We’ve discussed using hash pointers in linked lists and binary trees, but more generally, it turns out that we can use hash pointers in any pointer‐based data structure as long as the data structure doesn’t have cycles. If there are cycles in the data structure, then we won’t be able to make all the hashes match up. If you think about it, in an acyclic data structure, we can start near the leaves, or near the things that don’t have any pointers coming out of them, compute the hashes of those, and then work our way back toward the beginning. But in a structure with cycles, there’s no end we can start with and compute back from.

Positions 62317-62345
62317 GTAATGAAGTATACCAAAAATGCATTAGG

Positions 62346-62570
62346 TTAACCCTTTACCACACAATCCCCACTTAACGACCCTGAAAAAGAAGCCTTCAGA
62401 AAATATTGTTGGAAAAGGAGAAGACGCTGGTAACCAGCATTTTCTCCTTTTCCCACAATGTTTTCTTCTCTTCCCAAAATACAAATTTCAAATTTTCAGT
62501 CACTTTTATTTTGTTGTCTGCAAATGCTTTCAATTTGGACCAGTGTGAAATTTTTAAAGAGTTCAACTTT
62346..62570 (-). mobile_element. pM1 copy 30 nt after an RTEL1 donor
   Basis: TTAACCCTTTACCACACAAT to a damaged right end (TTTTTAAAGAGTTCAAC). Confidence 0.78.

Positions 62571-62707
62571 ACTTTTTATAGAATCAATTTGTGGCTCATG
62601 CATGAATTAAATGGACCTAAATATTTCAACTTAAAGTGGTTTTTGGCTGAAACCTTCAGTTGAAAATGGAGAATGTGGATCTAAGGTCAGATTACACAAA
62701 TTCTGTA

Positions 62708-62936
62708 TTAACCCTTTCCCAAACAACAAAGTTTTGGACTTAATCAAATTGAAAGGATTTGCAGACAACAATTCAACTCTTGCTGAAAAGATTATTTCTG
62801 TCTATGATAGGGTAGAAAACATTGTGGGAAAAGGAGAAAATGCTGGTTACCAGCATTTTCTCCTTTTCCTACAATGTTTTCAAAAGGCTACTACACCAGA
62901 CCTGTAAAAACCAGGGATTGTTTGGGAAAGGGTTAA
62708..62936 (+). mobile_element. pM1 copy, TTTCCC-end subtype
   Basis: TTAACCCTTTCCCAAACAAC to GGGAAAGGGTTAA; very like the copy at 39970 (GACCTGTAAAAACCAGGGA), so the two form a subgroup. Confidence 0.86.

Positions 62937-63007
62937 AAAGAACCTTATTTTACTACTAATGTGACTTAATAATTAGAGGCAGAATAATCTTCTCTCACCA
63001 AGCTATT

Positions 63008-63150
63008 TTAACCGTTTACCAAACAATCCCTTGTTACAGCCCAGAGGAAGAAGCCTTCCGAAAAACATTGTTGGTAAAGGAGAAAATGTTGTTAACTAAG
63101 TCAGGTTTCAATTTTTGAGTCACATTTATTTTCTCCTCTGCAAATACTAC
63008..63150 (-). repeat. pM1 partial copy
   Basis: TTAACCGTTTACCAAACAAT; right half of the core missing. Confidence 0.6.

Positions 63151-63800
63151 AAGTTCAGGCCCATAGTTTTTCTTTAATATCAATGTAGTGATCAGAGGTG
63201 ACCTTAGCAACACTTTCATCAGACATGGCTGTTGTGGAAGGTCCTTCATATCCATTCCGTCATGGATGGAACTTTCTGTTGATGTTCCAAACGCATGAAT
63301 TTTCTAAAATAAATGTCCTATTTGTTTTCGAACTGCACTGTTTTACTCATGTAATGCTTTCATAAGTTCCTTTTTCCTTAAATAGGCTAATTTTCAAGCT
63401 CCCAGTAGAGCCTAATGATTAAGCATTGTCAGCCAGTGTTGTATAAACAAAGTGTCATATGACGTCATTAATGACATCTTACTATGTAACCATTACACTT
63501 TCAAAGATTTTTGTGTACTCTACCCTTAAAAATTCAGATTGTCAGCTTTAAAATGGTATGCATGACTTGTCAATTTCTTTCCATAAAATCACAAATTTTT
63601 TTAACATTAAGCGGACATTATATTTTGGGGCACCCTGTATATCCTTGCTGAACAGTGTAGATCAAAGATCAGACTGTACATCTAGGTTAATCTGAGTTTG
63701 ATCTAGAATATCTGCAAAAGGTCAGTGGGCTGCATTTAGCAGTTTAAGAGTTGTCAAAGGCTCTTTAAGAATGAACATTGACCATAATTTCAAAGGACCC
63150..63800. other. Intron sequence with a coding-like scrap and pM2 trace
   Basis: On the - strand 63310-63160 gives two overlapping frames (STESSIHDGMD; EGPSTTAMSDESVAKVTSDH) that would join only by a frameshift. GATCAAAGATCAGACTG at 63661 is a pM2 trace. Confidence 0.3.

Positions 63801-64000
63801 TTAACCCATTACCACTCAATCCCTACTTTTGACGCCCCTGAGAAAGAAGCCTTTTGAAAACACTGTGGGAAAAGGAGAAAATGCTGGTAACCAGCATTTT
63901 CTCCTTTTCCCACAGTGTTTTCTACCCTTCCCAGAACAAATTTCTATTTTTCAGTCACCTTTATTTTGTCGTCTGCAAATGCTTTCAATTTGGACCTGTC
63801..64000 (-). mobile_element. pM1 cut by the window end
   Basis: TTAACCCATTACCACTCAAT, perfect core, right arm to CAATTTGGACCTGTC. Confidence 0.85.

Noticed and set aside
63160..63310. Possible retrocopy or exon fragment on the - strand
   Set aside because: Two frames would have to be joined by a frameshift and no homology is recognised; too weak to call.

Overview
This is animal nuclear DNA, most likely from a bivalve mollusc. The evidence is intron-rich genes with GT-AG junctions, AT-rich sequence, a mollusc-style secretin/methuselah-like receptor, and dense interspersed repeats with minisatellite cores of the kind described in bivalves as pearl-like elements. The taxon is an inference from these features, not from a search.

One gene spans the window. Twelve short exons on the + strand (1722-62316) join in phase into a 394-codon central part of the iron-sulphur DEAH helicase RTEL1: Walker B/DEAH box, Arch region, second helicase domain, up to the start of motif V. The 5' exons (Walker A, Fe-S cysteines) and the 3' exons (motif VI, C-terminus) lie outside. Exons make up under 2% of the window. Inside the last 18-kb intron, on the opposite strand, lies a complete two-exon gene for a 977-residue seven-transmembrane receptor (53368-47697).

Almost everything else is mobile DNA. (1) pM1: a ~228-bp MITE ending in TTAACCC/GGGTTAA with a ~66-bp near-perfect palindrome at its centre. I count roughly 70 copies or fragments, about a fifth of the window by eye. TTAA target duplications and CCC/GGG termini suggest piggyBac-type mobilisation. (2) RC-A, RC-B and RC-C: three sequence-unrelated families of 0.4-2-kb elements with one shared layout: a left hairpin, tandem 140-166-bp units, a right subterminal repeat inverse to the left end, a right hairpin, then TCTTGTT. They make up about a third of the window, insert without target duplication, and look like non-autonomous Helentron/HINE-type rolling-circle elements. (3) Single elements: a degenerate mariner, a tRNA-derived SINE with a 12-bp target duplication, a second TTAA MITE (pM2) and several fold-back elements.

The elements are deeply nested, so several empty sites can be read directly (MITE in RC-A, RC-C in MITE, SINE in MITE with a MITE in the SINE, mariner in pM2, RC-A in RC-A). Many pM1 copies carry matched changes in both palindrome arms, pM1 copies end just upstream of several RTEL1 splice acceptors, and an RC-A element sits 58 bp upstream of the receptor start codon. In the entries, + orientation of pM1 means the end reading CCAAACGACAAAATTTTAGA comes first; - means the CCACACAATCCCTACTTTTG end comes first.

So, to consider another example, we can build a directed acyclic graph out of hash pointers. And we’ll be able to verify membership in that graph very efficiently. And it will be easy to compute. Using hash pointers in this manner is a general trick that you’ll see time and again in the context of the distributed data structures and throughout the algorithms.